"But then it occurred to me that back in the day, my media exposure was so massive that it's not really surprising that most people who know me know me from that. So, if I'm not prepared to pay that price, I can't expect people to be interested in the new stuff. Once you've come to terms with that and accepted your place in the world order, it's fine."

And though the headlining club and theatre tours might be his bread and butter these days, Nik isn't above taking part in the nostalgic likes of the long-running Rewind Festival, alongside fellow Eighties stalwarts such as Paul Young, Kim Wilde and Go West.

"I remember saying no to them in the early 2000s, because I was bizarrely worried I had some sort of credibility to protect," he chuckles. "But it becomes a no-brainer.

"They're asking you to go on stage in front of 30,000 people, to play those songs again and have a great time, and then they give you money at the end of it. I don't really understand what the problem is!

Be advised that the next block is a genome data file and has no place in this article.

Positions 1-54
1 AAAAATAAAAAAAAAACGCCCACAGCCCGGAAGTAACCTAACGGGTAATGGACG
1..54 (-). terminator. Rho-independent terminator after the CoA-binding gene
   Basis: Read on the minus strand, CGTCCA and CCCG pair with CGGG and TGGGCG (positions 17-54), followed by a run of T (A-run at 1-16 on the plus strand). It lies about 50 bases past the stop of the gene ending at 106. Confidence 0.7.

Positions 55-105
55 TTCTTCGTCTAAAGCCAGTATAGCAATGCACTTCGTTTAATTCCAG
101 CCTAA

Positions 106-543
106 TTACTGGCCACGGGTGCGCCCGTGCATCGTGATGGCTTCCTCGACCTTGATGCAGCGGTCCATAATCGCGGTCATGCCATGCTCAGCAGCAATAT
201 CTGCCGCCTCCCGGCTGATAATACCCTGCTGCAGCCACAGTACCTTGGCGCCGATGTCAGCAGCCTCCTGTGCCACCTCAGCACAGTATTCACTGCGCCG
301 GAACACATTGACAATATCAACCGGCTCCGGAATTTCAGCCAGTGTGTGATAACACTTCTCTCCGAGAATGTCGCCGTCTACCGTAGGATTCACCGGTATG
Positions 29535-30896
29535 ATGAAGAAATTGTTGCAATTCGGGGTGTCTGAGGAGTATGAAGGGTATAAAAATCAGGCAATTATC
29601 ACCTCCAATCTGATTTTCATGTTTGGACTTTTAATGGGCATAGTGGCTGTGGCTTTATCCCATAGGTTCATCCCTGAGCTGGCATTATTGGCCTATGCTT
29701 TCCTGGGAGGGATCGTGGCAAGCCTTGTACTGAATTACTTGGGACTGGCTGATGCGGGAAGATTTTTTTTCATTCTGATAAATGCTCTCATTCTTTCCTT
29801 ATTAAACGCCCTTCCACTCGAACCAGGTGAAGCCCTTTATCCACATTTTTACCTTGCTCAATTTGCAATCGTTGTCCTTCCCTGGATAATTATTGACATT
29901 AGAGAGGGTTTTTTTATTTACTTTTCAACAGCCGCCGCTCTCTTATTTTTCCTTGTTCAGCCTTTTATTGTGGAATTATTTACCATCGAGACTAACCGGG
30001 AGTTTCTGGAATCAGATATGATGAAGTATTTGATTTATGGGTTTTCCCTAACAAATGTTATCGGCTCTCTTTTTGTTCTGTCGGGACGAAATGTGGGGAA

"They're almost separate careers that I've got. I do that because I enjoy doing it, and it's a good laugh, and to be able to get in front of that many people is a real buzz. But at the same time, I can still write and make my own music and explore that."

And despite enjoying his share of wild success in the Eighties, he insists the decade wasn't quite the blur of hedonism people sometimes think it was – not for him, at least.

"I was lucky," Nik confesses. "I had good people around me. My management were down-to-earth south London geezers, and they didn't let me get involved in that kind of thing.

"I tried a few things – I experimented – but fortunately for me, I didn't like it very much. I'm a bit of a control freak, and the one thing you're not when you're taking drugs, is in control."